For the past few years, most businesses have focused on improving their endpoint security, securing their networks, and worrying about intrusion prevention. This has left them ill-equipped to handle the flood of threats that are entering the organisation at the application layer.
Research has revealed that third-party applications are putting the businesses in greater danger than ever before, introducing a myriad risks into the IT environment, says Simon Campbell-Young, CEO of Phoenix Distribution.
As the mobile threat landscape grows, knowing what the risks are involved remains the best defence, he says.
“Many dangers lurk in the shadowy corners of third party app sites – from tricking users into downloading malware-laden apps, or clicking on malicious links, to mobile devices being used in cybercriminal botnets. These are real dangers that mobile users are facing today. Cyber criminals look for the low-hanging fruit. They are focusing on the application layer, as this has traditionally been ignored in terms of security.”
Third party apps are serving up malware, and facilitating drive-by downloads. Many of the vulnerabilities are being exploited, as the attackers do not even need the user’s permission to execute malware downloads.
Attacks on the application layer are growing because they work, says Campbell-Young.
“Unfortunately, outside applications are not subject to the same rigorous updates as the applications by major vendors are, and as such, are leading to a huge increase in malicious infections.”
Cybercrooks are cognisant of the fact that although organisations have most of the other bases covered, including endpoints and operating system protection, and even make sure they apply patches from commercial vendors on a regular basis, they still are woefully inadequately prepared when it comes to protecting against flawed apps.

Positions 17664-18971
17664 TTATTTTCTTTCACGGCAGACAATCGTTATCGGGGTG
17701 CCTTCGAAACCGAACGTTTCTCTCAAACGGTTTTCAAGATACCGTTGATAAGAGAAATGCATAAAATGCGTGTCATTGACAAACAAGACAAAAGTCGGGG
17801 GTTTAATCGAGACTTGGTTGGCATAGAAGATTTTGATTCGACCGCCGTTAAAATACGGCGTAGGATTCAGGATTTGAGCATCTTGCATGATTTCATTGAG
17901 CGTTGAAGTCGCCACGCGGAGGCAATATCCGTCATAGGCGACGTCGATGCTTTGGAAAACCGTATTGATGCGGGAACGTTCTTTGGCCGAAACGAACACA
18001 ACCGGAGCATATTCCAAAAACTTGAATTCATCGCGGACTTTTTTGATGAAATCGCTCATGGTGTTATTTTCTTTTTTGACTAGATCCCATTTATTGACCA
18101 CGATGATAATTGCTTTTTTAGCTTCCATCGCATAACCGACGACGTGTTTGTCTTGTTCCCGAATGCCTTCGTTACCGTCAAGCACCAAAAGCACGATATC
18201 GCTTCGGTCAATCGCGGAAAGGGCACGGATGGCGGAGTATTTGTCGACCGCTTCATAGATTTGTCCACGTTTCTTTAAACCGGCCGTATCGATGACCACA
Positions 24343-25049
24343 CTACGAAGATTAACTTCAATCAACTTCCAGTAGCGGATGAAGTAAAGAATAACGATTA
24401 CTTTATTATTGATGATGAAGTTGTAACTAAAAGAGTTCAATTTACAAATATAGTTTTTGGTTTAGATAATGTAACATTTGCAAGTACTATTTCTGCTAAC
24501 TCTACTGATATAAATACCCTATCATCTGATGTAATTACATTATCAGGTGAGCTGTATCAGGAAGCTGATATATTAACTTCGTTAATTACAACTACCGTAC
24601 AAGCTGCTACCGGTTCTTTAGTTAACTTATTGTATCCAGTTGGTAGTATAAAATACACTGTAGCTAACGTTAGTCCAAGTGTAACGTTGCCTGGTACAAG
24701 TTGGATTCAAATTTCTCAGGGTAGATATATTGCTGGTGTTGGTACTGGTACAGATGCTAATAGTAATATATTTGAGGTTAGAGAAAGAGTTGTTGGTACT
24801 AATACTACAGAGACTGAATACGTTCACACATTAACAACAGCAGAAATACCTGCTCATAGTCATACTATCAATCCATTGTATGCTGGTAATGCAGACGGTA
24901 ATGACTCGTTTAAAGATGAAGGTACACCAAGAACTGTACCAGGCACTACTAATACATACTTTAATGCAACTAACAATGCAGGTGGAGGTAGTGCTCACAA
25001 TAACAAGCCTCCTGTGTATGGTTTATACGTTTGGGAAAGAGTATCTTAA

Research estimates that there are several million unpatched apps running on machines around the world as we speak.
He adds that huge volumes of targeted attacks that use spear phishing are exploiting vulnerabilities in third party apps to achieve their malicious ends.
“This is currently the most popular attack vector, used by cybercriminals to access a target’s network.”
The same vulnerabilities are being used by criminals to exploit users who visit infected Web sites – victims are tricked into downloading documents from sites they know to be reputable, but those documents can exploit those third party flaws.
“For some of these exploits to succeed, the user does not even need to open the document, merely visiting the infected site is enough. Downloading from third-party app sites is understandably tempting – free versions of desirable apps are there for the taking, as well as other apps that you cannot get from first-party providers.
“However, question whether it is worth putting your devices, and with them, your most sensitive information at risk,” concludes Campbell-Young.